Six Samsung still cameras
Samsung has introduced six new compact still cameras, at CES 2007.
Over the last couple of years, Samsung has made a real effort to step up its still camera offerings. This year's CES introductions continue that trend with more stylish designs and smattering of convenient features. You won't find any new dSLRs here, but there are six new compact cameras with pixel counts ranging from 6 megapixels to 10 megapixels. Two of the cameras fall into Samsung's L-series, which is aimed at advanced shooters, while the other four belong to the S-series, targeted at the point-and-shoot crowd. All of Samsung's new still cameras include in-camera editing, so you can resize or crop your images without a PC
The L73 and L700 both feature 7-megapixel CCD sensors, 3x optical zoom lenses, and 2.5-inch LCD screens. Sporting the same innovative Smart Touch menu system introduced in last year's NV7 OPS, the L73 is the fancier of the two. Low-light shooters should appreciate its top sensitivity of ISO 1600, as well as Samsung's ASR image-stabilization system--it's not as effective as optical image stabilization, but it will bump up the sensitivity and select a faster shutter speed. In case you want to get in the shot, a built-in motion sensor can detect any movement in your subjects when in self-timer mode and then wait another two seconds before capturing the shot. With the L73, Samsung also jumps into the face-detection game--they call it Intelligent Face Recognition Technology. According to the company, it will recognize up to nine faces and use them to help set focus and exposure. The L73 can capture MPEG-4 video at resolutions up to 800x592 at 30 frames per second and has a built-in microphone so you can attach voice memos (up to 10 seconds) to your photos. Of course, the L73 also includes the usual assortment of preset shooting modes, such as Children, Backlight, and Portrait. Samsung expects the L73 to hit stores this spring with a price of about $300.
If the L73's too fancy for you, the L700's a bit less complex. The L700's video capture tops out at 640x480 pixels at 30fps and even has a movie stabilizer that acts like the electronic image stabilization in most camcorders to help keep the L700's video clips steady. Soccer moms should like the camera's continuous-shooting mode, while the auto-exposure bracketing aims to help capture the right exposure in difficult lighting conditions. The auto macro function will switch to macro mode for you, while the voice recorder stores up to an hour of your musings at a time. The L700 should hit stores this spring with a price of about $250.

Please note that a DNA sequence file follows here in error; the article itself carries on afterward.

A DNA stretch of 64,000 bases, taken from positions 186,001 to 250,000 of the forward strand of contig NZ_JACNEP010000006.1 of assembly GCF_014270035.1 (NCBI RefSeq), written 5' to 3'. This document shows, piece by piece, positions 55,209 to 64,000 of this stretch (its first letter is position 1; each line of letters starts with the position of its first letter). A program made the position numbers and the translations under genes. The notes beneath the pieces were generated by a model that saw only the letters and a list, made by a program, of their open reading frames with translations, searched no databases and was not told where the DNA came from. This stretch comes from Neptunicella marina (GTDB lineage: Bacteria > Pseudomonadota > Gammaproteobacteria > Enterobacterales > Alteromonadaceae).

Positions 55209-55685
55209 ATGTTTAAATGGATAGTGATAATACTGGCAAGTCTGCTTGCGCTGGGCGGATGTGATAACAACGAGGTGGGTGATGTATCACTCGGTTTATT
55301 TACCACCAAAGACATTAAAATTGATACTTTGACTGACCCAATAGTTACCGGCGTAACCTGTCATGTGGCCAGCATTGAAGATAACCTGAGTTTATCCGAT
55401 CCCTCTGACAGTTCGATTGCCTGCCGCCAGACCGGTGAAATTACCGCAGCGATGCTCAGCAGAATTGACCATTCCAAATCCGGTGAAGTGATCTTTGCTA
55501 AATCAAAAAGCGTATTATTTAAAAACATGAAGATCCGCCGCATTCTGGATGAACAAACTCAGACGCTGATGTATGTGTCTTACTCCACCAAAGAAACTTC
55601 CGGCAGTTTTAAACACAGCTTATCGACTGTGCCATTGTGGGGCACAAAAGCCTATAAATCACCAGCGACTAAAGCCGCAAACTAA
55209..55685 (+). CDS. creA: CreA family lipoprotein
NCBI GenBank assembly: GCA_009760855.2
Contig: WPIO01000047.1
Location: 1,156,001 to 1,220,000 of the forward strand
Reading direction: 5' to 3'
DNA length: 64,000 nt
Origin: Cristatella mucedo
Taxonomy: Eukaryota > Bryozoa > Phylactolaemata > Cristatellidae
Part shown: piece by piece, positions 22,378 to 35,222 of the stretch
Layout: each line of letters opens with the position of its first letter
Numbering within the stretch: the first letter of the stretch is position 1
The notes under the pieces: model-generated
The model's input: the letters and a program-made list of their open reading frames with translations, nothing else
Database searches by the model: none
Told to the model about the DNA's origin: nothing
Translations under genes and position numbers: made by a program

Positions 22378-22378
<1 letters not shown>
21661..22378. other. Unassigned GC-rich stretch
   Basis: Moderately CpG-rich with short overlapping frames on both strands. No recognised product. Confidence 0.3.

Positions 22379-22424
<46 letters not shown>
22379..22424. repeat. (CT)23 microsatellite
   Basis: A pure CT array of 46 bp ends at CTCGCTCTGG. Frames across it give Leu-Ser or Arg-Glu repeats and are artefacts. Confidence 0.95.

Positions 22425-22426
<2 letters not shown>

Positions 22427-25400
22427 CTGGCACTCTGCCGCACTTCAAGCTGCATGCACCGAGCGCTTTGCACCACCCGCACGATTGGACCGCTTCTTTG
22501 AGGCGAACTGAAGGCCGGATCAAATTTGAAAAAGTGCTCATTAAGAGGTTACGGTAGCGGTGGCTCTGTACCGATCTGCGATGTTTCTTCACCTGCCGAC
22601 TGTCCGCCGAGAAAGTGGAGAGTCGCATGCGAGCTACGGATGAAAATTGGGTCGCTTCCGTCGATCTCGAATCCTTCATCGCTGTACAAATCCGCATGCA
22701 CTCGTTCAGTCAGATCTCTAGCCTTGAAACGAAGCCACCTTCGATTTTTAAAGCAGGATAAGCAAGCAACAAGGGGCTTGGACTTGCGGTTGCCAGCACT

Offering a more straightforward mix of features, the 6-megapixel S630 and 7-megapixel S730 both include 3x optical zoom lenses, 2.5-inch LCD screens, draw their power from AA batteries. In addition to 11 scene modes, these two cameras include program and manual exposure modes. They also capture motion JPEG video clips at up to 640x480-pixels and 30 fps. Plus, Samsung's ASR image stabilization is available in both still and video modes. Like the L73, the S630 and S730 can attach 10-second voice memos to your images. The S630 and S730 should be available this spring for about $180 and $200, respectively.
An extra $50 above the S730 brings us to the S850, which boasts an 8-megapixel sensor, 5x optical zoom lens, a top sensitivity of ISO 1600, and ASR image stabilization. Photographers looking for control in a compact camera should like the S850's aperture-priority, shutter-priority, and manual modes, while continuous shooting and auto exposure bracketing add to the camera's versatility. Samsung's Wise Shot feature lets you shoot a pair of shots, one with ASR image stabilization and one with flash, in a row, so you can keep the best of the two. As you may have come to expect, the S850 can attach 10-second voice memos to your images. Its video mode also includes image stabilization and can capture MPEG-4 clips up to 800x592-pixels at 30fps. Plus, the continuous movie mode lets you pause and resume video capture. Most compact still cameras won't allow this. Samsung expect the S850 to it stores in the spring for about $250.
Another $100 lets you step up to the 10-megapixel S1050, which has a 5x optical zoom lens, a top sensitivity of ISO 1600, and a 3-inch LCD screen. It too features ASR image stabilization, Wise Shot mode, 10-second voice memos, and in-camera editing. Its video mode, lets you record MPEG-4 clips in your choice of one of four resolutions from 160x128-pixels up to 800x600-pixels, but at a frame rate of only 20fps. The S1050 runs on AA batteries and is expected to hit stores this spring for a bout $350.
According to Samsung, all these new models support the new SDHC standard. (Originally, we reported that they didn't, due to a mixup on our part.) We would've liked to see some of these cameras include real optical image stabilization instead of just ASR, but you can't always get what you want.